Daniel Goldberg, Morgan Stanley’s 35-year old head of hedge fund prime brokerage is starting a new hedge fund with Farallon as a minority partner.
Farallon is billionaire Tom Steyer‘s San Franciso-based fund.
This is a big move for Goldberg. Morgan Stanley hired the former head of Brazil’s antitrust agency at the Justice Ministry (a job he scored at age 27) in 2007 to lead mergers and acquisitions.
In 2010, Morgan Stanley started a prime brokerage headed by Goldberg. Maria Bartiromo interviewed him about the venture in April 2011.
It’s unclear if his new fund will be based in Brazil, but it’s pretty safe to assume so considering that’s his area of expertise, as you’ll see below.
What he told Bartiromo basically explains why he’s starting a hedge fund.
“The hedge fund community has been quite active for quite a long time in Brazil and with the booming capital markets movement and with equity capital markets hot, with debt capital markets hot, and with the economy growing as fast as it’s growing, you can no longer ignore the local hedge funds community. It’s a very large constituency and we decided to cater to our main clients and establish an operation specifically targeting local hedge funds and their needs.”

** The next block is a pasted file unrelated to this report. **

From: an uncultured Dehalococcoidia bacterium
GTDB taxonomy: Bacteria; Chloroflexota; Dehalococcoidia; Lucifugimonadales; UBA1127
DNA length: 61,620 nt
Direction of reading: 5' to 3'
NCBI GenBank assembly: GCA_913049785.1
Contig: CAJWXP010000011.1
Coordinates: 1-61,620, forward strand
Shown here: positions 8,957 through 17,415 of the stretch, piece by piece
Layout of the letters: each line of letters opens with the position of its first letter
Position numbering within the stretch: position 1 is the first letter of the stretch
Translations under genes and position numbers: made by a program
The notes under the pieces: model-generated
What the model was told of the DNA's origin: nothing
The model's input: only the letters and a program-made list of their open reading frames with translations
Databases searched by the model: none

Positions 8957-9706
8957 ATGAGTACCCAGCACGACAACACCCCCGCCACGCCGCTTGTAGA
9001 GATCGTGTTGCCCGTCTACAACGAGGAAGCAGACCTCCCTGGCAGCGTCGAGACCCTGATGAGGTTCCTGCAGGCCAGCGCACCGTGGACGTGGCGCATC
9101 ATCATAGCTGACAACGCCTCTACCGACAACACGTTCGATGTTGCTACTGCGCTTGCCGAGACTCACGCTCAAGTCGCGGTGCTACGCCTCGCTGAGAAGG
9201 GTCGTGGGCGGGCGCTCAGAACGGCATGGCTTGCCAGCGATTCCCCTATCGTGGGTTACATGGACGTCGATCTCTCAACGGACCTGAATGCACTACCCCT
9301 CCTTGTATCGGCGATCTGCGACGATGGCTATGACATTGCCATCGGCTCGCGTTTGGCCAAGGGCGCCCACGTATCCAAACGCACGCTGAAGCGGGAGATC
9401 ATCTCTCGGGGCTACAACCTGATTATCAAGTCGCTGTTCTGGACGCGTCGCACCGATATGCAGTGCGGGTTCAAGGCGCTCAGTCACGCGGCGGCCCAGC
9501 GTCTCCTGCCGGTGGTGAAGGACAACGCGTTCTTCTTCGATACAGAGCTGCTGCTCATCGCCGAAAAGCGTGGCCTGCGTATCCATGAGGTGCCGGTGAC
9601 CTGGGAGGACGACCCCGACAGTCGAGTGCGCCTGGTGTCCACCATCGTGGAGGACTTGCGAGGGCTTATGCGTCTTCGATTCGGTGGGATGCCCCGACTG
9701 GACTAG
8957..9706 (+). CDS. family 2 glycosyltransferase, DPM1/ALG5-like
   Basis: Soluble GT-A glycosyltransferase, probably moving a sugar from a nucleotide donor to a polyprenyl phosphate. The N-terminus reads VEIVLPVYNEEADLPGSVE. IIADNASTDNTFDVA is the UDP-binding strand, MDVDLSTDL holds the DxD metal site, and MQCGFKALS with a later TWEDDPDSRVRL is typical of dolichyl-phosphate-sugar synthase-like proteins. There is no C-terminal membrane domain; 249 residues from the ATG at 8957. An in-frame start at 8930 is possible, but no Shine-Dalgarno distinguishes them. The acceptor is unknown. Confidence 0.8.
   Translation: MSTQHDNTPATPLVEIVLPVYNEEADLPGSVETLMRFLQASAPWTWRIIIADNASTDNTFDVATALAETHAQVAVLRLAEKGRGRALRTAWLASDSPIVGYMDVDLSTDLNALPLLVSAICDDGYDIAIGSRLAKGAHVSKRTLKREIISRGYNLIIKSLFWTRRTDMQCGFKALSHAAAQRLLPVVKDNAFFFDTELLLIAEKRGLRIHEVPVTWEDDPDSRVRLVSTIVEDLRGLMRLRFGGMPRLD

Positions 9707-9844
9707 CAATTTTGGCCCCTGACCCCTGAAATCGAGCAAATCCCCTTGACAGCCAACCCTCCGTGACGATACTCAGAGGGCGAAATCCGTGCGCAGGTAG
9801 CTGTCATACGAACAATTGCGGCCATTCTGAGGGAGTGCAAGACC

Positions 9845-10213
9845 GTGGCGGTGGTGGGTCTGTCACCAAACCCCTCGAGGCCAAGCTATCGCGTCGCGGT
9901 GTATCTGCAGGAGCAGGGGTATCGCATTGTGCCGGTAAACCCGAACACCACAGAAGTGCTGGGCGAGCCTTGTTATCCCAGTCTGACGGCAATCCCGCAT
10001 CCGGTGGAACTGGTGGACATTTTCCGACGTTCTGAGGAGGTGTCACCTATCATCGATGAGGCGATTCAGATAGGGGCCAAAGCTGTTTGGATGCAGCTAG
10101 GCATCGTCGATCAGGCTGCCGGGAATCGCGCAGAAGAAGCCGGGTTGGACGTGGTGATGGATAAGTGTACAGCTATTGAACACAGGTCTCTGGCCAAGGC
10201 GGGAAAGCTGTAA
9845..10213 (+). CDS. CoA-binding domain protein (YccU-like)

On the M&A activity in Brazil:
Last year we had in Brazil about $181 billion of M&A deal activity, which was huge. And 2010 was a big rebound year for Brazil. 2011 is going to be a bit slower than 2010, but it’s still going to be a hot year for M&A. We’re expecting $100 billion+ of M&A activity. On the IPO front, there’s going to be a lot of [them]. Because again, the government is trying to stimulate equity FDI financing, at the expense of short-term debt financing coming from abroad. So we expect at least 20-30 IPOs this year plus at least $100 billion of M&A activity which translates to at least 300 deals done locally by Brazil companies on either side of the trade.
On why investors are bullish on Brazil:
There’s the middle class, another 25 million people are going to enter the middle class in the next 4 years or so. A lot of investors are somewhat cautious about the inflation scenario we talked about a while ago, but they’re sitll very bullish on the secular trend of the consumer Brazil being powered and growing at the pace that it is now. Because consumption and services is about 63% of the economy, that’s a big chunk of the story.